President Donald Trump’s Visit to Western Wall Highlights Differences With Israel
JERUSALEM—President Donald Trump on Monday became the first serving U.S. leader to visit the Western Wall, a shrine holy to Jews that has emerged as a source of discord between the U.S. and Israel.
The disagreement between the two allies over sovereign claims to the wall touches on a profoundly sensitive subject—not only for Israel but for other Middle East nations, including Jordan, Egypt and Gulf states. It comes as Mr. Trump is trying to broker a peace deal between the Israelis and Palestinians as well as a broader warming of relations between Israel and its Arab neighbors.
The wall lies in territory that Israel captured from Jordan in the 1967 Six-Day War, land that Israel considers its own and that Palestinians want as part of a hoped-for future capital city. The White House has refused to acknowledge that the wall is in Israeli territory, instead saying it is located in Jerusalem.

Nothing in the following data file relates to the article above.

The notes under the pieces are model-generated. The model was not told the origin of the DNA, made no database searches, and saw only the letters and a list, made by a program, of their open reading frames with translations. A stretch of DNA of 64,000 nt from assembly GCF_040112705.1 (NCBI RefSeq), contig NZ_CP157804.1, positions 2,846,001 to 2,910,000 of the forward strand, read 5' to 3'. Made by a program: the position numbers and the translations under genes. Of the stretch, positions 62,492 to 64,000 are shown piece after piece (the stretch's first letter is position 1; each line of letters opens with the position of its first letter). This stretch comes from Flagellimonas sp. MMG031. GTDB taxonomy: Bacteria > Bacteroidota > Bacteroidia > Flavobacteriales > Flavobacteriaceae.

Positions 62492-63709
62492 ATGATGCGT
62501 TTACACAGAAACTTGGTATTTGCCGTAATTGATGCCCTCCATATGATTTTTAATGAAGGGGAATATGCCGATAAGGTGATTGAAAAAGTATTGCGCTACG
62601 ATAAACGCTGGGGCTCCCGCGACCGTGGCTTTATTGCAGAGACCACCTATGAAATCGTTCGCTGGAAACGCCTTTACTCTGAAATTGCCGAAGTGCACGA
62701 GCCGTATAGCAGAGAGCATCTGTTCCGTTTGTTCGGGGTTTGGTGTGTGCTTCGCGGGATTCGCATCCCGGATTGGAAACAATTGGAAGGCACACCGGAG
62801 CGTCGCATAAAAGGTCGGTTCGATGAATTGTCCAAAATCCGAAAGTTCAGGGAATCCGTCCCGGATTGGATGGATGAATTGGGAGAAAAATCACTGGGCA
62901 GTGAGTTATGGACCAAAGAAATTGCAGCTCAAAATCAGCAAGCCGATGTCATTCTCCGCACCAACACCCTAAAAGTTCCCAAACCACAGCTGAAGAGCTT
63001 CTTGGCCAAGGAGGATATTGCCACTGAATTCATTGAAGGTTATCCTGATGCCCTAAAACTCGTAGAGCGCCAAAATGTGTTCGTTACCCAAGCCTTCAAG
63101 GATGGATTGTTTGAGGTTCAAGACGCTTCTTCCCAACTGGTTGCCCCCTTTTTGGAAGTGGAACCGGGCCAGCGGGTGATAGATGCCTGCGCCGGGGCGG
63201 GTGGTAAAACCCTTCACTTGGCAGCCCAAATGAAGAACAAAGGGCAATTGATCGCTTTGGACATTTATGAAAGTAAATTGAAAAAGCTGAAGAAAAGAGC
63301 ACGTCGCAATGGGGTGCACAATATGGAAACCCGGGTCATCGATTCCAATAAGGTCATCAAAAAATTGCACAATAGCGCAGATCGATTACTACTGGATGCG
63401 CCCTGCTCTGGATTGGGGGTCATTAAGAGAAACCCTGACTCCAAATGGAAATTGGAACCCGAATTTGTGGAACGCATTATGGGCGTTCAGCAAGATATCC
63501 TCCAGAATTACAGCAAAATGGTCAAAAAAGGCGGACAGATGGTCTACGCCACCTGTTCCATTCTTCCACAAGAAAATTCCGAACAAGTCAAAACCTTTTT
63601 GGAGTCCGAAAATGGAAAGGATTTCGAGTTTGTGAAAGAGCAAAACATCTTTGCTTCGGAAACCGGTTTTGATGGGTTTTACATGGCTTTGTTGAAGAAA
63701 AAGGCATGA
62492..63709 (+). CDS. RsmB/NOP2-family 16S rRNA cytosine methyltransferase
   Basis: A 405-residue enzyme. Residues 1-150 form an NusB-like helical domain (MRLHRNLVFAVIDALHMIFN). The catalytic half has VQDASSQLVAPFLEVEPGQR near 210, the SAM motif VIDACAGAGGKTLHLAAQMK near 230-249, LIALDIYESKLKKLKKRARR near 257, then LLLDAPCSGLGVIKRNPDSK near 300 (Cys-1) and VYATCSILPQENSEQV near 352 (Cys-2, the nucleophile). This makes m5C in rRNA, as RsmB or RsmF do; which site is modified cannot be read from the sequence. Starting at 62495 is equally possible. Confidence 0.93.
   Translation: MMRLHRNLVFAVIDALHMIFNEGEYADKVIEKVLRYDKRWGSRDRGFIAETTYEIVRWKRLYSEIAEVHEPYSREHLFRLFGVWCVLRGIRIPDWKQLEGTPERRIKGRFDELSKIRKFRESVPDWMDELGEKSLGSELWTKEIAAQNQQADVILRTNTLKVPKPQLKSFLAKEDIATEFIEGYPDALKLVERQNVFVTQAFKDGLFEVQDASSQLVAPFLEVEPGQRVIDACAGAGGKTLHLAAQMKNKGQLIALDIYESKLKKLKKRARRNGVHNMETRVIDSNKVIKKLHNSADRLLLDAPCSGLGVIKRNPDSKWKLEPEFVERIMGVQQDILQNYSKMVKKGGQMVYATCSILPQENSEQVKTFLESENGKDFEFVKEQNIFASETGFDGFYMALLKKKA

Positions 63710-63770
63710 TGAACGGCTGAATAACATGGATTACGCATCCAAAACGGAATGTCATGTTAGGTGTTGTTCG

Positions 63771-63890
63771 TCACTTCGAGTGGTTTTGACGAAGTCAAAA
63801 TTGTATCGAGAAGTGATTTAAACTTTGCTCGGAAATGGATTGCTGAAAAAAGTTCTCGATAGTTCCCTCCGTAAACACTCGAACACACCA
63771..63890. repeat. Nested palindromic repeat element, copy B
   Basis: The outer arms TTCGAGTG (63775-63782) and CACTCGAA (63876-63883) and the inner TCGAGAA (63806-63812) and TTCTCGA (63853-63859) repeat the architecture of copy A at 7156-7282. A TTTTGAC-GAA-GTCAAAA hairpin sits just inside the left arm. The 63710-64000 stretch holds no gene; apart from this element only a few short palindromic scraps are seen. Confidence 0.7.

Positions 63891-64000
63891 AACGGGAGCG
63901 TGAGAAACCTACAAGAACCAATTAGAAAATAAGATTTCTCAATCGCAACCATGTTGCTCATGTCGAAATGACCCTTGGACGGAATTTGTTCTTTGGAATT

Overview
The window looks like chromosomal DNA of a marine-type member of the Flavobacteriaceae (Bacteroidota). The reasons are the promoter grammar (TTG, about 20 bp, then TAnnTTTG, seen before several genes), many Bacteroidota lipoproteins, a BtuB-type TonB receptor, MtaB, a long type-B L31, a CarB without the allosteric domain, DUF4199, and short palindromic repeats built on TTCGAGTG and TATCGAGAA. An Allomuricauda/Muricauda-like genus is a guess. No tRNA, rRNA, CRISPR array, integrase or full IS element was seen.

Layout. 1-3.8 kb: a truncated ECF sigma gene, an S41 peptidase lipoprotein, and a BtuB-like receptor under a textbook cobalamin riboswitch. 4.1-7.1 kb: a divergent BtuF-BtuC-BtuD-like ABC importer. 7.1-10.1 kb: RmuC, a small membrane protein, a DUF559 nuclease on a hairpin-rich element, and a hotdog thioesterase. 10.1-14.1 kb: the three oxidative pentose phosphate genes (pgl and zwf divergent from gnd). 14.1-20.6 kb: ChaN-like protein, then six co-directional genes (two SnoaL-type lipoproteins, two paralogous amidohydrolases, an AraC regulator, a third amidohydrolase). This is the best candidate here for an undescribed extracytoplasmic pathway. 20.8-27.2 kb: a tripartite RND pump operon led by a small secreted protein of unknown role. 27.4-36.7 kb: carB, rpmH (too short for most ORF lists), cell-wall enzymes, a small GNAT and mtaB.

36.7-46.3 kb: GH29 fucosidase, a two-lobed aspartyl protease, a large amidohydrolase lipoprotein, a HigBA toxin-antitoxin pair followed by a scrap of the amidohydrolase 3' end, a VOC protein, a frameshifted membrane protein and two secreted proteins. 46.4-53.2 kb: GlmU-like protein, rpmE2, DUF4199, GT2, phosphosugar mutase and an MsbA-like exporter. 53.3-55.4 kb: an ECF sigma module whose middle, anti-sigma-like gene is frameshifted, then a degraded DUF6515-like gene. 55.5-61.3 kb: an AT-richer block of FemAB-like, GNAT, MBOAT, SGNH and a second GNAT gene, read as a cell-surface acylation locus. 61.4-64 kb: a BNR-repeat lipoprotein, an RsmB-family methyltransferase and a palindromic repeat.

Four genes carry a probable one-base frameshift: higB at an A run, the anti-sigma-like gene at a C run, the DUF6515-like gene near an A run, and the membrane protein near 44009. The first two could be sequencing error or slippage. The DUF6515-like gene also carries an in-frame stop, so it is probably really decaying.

Israeli media last week reported that Israeli Prime Minister Benjamin Netanyahu requested to join Mr. Trump at the Western Wall, but was told by U.S. officials organizing the trip that the wall wasn’t in Israeli territory.
Mr. Netanyahu’s office then issued a statement saying it was shocked by the reported U.S. comments. The State Department responded by questioning the accuracy of Israeli media reports that outlined a bitter argument between Israeli and U.S. officials.
“All indications are U.S. officials’ actions were in accordance with longstanding U.S. policy on coordination for such official visits to Jerusalem,” the State Department said in a statement.
Secretary of State Rex Tillerson on Monday again refused to say the wall is inside Israel. “The wall is part of Jerusalem,” he said on a plane to Tel Aviv from Riyadh.
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Mr. Trump was accompanied to the wall by a Jewish rabbi. Wearing a kippah head covering, he placed his right hand on the wall and rocked back and forth, seemingly in prayer. The U.S. president then left a personal note in the crevices of the wall, a common gesture by guests at the holy shrine.